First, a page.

We hope you will discover the benefits of embarking on the rewarding personal journey that only Freemasonry can offer a man.
Where do I begin?
2022 Lodge Leadership
Our lodge meets on the first Thursday of every month (except July, when we meet on the second Thursday). Dinner is served at 6:30 p.m. Meetings start promptly at 7:30 p.m.
In 1863, President Abraham Lincoln appointed John Goodwin as governor of the Arizona Territory. Goodwin, a Mason, established the territorial capital in Prescott.
Early in 1864, nine Masons met at Goodwin’s home and decided to petition the Grand Lodge of California for a dispensation to open a Lodge in Prescott. In January, 1867, their request was granted. In 1881, four other lodges were established: in Phoenix, Tombstone, Tucson, and Globe. On March 25, 1882, these five lodges established the Grand Lodge of the Territory of Arizona.
Meanwhile, here in Flagstaff, the construction of the Atlantic & Pacific Railroad and the erection of a large sawmill attracted merchants, stockmen, and laborers to the area. The first train whistled into town on April 2, 1882, the same year the Grand Lodge was established.
Typical of the westward expansion elsewhere, here in Flagstaff, Masons were among the first settlers. As the community took shape, these Masons, as Masons do, recognized each other and discussed the need for a local lodge. Flagstaff was part of Yavapai County at the time and the nearest Lodge was in Prescott. Coconino County would be established in 1891.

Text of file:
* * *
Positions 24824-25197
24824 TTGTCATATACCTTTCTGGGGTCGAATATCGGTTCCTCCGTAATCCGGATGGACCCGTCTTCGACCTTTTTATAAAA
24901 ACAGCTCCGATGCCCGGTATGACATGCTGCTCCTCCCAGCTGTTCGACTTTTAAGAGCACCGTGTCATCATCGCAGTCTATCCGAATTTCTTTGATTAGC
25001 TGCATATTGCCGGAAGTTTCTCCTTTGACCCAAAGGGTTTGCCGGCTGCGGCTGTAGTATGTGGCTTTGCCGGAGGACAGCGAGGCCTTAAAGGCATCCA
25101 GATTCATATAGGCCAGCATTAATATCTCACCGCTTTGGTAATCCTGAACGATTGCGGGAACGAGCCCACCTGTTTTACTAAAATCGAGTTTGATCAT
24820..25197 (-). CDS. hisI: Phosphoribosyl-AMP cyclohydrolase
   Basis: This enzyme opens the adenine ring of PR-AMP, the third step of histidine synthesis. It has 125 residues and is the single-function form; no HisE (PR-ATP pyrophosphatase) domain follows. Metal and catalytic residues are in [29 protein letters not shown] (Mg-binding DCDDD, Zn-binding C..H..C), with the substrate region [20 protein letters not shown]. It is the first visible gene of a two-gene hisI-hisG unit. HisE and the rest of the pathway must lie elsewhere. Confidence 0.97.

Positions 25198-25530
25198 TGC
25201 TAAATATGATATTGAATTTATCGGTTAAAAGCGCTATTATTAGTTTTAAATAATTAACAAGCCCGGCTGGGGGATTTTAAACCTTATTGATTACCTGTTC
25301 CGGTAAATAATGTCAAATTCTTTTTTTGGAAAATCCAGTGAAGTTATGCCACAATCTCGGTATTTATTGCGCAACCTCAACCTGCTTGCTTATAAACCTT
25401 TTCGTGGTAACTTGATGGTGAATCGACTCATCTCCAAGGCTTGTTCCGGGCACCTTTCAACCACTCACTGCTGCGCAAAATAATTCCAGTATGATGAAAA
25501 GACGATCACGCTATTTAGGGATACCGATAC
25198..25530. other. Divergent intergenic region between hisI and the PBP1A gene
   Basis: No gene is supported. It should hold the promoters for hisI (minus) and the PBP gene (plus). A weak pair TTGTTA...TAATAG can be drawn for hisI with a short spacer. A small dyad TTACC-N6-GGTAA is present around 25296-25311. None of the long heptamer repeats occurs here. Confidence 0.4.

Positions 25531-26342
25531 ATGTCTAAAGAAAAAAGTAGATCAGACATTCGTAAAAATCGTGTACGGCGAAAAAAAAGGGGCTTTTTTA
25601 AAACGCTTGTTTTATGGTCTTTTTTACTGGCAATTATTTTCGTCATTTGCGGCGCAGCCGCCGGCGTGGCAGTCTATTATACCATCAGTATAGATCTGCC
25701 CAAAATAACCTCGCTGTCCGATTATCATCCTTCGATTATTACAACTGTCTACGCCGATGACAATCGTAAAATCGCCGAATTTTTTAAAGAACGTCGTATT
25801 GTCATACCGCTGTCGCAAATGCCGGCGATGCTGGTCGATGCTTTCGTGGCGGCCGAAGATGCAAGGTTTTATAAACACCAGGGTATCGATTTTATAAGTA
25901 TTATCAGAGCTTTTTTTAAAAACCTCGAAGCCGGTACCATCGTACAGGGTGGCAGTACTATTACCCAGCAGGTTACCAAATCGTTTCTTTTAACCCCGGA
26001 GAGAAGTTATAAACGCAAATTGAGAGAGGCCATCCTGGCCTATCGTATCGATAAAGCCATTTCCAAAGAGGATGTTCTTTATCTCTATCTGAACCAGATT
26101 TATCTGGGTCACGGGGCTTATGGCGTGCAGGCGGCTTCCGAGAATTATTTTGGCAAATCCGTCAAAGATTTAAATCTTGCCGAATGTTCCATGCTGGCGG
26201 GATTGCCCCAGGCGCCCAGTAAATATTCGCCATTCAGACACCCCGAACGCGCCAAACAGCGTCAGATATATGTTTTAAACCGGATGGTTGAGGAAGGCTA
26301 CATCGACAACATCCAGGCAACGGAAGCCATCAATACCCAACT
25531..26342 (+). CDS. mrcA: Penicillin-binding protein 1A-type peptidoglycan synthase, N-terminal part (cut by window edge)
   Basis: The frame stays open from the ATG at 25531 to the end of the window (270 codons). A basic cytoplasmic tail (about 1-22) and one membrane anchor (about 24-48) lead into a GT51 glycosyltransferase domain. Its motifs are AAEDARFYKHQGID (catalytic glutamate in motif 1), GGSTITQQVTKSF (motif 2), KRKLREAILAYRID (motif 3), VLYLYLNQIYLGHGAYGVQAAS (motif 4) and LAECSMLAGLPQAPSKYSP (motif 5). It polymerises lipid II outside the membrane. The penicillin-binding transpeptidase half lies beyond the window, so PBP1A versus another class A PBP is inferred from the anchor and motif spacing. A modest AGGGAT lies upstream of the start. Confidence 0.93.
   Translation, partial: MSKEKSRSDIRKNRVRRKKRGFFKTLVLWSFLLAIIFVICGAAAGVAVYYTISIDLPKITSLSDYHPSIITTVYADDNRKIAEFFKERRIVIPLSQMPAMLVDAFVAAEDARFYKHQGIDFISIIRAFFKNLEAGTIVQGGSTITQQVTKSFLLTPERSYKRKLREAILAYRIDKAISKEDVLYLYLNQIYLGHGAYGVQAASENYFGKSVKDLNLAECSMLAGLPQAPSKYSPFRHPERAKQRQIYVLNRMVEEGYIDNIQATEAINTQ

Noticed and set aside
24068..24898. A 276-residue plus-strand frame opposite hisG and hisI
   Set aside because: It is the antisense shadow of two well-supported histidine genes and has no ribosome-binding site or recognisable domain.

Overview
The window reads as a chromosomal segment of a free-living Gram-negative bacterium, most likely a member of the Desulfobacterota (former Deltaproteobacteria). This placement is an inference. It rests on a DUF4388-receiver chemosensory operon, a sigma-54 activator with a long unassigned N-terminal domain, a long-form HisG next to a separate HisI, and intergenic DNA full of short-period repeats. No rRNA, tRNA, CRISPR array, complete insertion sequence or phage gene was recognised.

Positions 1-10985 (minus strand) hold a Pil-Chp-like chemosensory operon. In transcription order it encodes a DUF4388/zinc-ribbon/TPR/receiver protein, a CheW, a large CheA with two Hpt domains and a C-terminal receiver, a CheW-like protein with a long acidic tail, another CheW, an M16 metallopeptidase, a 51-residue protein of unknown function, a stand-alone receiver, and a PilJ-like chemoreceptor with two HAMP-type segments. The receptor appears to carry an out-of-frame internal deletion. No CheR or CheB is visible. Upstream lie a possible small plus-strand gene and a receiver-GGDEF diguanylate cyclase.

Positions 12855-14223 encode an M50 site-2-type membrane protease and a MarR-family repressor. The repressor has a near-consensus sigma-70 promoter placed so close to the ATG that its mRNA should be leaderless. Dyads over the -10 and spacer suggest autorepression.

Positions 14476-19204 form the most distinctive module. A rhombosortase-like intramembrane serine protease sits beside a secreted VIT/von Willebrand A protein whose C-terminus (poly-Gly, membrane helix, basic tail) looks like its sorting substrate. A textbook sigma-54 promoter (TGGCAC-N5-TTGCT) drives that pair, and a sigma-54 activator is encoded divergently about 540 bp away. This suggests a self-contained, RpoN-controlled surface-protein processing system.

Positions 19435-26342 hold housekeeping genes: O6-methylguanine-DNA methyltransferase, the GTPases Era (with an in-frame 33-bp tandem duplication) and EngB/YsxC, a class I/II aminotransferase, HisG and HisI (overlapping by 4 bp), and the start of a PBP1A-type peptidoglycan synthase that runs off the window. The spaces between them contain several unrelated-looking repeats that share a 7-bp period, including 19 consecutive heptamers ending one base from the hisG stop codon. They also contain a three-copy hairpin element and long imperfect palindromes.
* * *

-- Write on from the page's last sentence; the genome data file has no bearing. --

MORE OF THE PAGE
On December 17, 1888, Grand Master Morris Goldwater (Barry Goldwater’s “favorite” uncle) came to Flagstaff to constitute Flagstaff Lodge No. 7.
On October 26, 1893, disaster struck. The lodge hall was destroyed by fire. The charter was lost. The Grand Lodge issued another charter a month later. That charter hangs in our lodge room. For the next five years after the fire, the Lodge held its meetings on the second floor of City Hall while plans were made to build a new temple.
The cornerstone of the Masonic temple was laid on Sunday, October 7, 1917, at the corner of Birch Avenue and San Francisco Street. The building was completed in 1918, but it was not dedicated until September 1919 because of the ban on meetings due to the flu epidemic. It took nearly 25 years to pay off the building debt of $31,500 and $29,000 in interest.
Flagstaff Lodge No. 7 of the Free and Accepted Masons of the Grand Lodge of Arizona has been active in our community for over 130 years. We look forward to another 130 years of practicing the principal tenets of our fraternity: Brotherly love, relief, and truth.